This "how-to" agricultural manual features this charming binding design of a boy reading this book in order to learn how to run the plow at his right hand. Waring eventually wrote an early treatise on the building and maintenance of "earth closets"—better known as toilets.
~ Laura Wasowicz


Adopted by Helen R. Kahn in memory of Fred Kahn

image of item Way, Charles Jones. North American scenery, being selections from C. J. Way's studies, 1863-64. Montreal: William Notman, [1864]

A rare, complete copy, in the publisher's gilt leather binding, of an early Canadian book illustrated with mounted photographs. This large folio (18 x 14 inches) consists of a title page, contents list, and 12 albumen prints of Canadian and New England views. The photographs were not taken on site; rather, they reproduce paintings by the British artist Charles Jones Way. After immigrated to Montreal in 1858, Way became over the next two decades one of Canada's most respected artists. During the 1860s Way occasionally worked on commission for another British immigrant, William Notman, who had established himself as Montreal's leading photographer. Presumably the views included here were also available for separate purchase, appropriately hand-colored, for framing and hanging in the parlor.
~ David Whitesell


Adopted by Robert & Lillian Fraker, Savoy Books

image of item West-Town. Philadelphia, 1843.

A rare and delightful verse history of Westtown School, a Quaker boarding school established in West Chester, PA in 1799 and still thriving 212 years later. Extensive appendices provide information on the six principals and several dozen teachers who served from 1799 to 1843, along with the names of the many members of the Philadelphia Yearly Meeting who sat at various times on the school's committee of management.
~ David Whitesell


Adopted by Michael Winship

image of item Wholesale book and stationery warehouse . ... Mason Brothers. [New York, 1854]

The American economy in the 1850s went up and down dramatically due to several factors, including rampant speculation, banking disarray, and political dishonesty (any of that sound familiar?). This 1854 advertising circular makes it clear that the New York bookseller Mason Brothers had had enough. They clearly state that starting in January of 1854 they will only conduct business in cash in order to protect themselves from non-paying creditors. It must have worked. The firm remained in business through the Civil War, finally closing their doors in 1869.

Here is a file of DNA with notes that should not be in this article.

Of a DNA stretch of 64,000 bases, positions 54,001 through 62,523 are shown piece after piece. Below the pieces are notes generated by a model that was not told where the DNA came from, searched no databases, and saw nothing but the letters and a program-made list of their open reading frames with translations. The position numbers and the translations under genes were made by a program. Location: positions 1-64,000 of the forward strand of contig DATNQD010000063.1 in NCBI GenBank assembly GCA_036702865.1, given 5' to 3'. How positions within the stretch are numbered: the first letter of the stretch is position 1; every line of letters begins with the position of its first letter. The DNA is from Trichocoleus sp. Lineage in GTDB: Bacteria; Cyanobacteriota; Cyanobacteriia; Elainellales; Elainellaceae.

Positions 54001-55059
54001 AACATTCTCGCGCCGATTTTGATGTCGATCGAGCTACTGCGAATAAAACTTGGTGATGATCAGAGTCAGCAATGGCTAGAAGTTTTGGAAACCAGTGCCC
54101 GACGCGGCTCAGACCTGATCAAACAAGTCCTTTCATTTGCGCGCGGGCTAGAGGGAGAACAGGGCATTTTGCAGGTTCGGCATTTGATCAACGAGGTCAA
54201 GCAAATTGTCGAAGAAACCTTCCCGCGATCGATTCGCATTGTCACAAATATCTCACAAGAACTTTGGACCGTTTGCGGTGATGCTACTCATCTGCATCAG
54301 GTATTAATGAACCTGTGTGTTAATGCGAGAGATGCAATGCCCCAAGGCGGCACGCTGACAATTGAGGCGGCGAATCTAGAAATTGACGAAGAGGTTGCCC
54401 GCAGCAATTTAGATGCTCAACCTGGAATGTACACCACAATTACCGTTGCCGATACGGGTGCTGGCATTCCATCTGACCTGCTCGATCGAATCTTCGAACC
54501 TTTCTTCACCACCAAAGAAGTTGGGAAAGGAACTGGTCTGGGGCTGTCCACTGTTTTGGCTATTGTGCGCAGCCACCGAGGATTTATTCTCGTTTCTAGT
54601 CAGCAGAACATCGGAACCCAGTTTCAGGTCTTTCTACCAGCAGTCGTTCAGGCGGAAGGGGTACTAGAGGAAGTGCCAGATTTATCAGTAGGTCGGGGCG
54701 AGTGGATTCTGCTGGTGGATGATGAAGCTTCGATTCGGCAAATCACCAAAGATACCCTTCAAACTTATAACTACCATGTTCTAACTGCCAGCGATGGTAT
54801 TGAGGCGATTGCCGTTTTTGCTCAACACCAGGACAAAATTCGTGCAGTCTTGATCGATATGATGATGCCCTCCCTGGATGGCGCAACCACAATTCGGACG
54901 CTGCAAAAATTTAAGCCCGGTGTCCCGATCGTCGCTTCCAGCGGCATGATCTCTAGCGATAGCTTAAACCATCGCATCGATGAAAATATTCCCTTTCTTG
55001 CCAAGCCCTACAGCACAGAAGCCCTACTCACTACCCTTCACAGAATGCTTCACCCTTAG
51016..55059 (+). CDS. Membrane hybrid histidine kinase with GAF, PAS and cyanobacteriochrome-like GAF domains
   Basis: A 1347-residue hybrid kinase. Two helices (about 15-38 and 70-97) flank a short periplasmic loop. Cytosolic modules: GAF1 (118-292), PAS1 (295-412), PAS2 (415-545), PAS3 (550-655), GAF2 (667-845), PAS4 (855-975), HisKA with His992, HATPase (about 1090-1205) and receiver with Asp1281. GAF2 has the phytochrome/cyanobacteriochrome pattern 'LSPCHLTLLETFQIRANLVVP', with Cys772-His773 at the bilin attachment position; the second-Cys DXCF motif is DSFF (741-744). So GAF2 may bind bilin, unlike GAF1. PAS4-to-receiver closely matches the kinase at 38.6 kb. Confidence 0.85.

~ Lauren Hewes


Adopt me for: $1,500

image of item William E. Green, quarter-plate daguerreotype. [Worcester, 1840]

A large public auction of material related to the Green Family of Worcester, MA, was held in Worcester in September 2010. Because AAS already had seven boxes of manuscript material relating to the Greens, especially to the William Nelson Green branch of the family, we were active bidders at the sale. AAS successfully acquired many manuscripts related to William Nelson Green's father, William Elijah Green (1777-1863), who is depicted in this daguerreotype. The elder Green was a lawyer in Worcester and the head of what would become an influential family in New England and New York.
~ Lauren Hewes


Adopted by Christian McCarthy

image of item Wilson, William Bender. U.S.M.T. being the history of the organization of the Military Telegraph Corps of the Army of the Potomac ... March 1, 1862. Harrisburg: Theo. F. Scheffer, 1862.

Author's presentation copy of this rare work, which provides an unusual behind-the-scenes glimpse of military telegraph communications at the beginning of the Civil War. Wilson's approach and anecdotes are generally light-hearted, though they are occasionally interspersed with more sober narratives, such as a vivid account of how Lincoln and his cabinet learned, via telegraph, that Bull Run had metamorphosed from Union victory into humiliating rout.
~ David Whitesell


Adopted by Ann T. Lisi

image of item 173A. Wisconsin (Territory). Rules for the government of the Council of Wisconsin Territory ... Madison: Argus Office, 1847 [i.e. 1848]

173B. Rules for the government of the House of Representatives of Wisconsin Territory ... Madison: W. H. Wyman, 1848.

A fine set in the original printed wrappers of these rare Wisconsin territorial imprints. Together these outline the rules for conducting business in both houses of the Wisconsin legislature; a listing of their committees and present membership is also provided.
~ David Whitesell


Adopted by R.A. Graham Co.

image of item Wonders! Descriptive of Some of the Most Remarkable in Nature and Art. Baltimore: Fielding Lucas Jr., [ca. 1825]

This engraved image of Stonehenge demonstrates that images of wonders both man-made and natural were consumed by readers of all ages in the 19th century. This picture book includes views of the Sphinx, Fingal's Cave, and the Great Wall of China. Fielding Lucas was one of the major publishers of beautifully metal-engraved picture books in antebellum America. The back cover advertises other picture book titles that he co-published with Ash & Mason of Philadelphia.
~ Laura Wasowicz


Adopt me for: $300

image of item Woollett, William M. Villas and cottages; or, homes for all. Plans, elevations and views of twelve villas and ten cottages ... New York: A. J. Bicknell, 1876.

The latest addition to AAS's comprehensive collection of early American architectural treatises, this profusely illustrated work features 22 designs "varying somewhat from the great portion of such buildings now being erected in various parts of the country." Woollett says that some had already been built, but others perhaps never were—have you, for instance, ever seen this cottage on your travels? At the end are several delightful advertisements for household appliances and fixtures, lawn statuary, mattresses, architects. supplies and publications, and a full-color plate of floor tiles.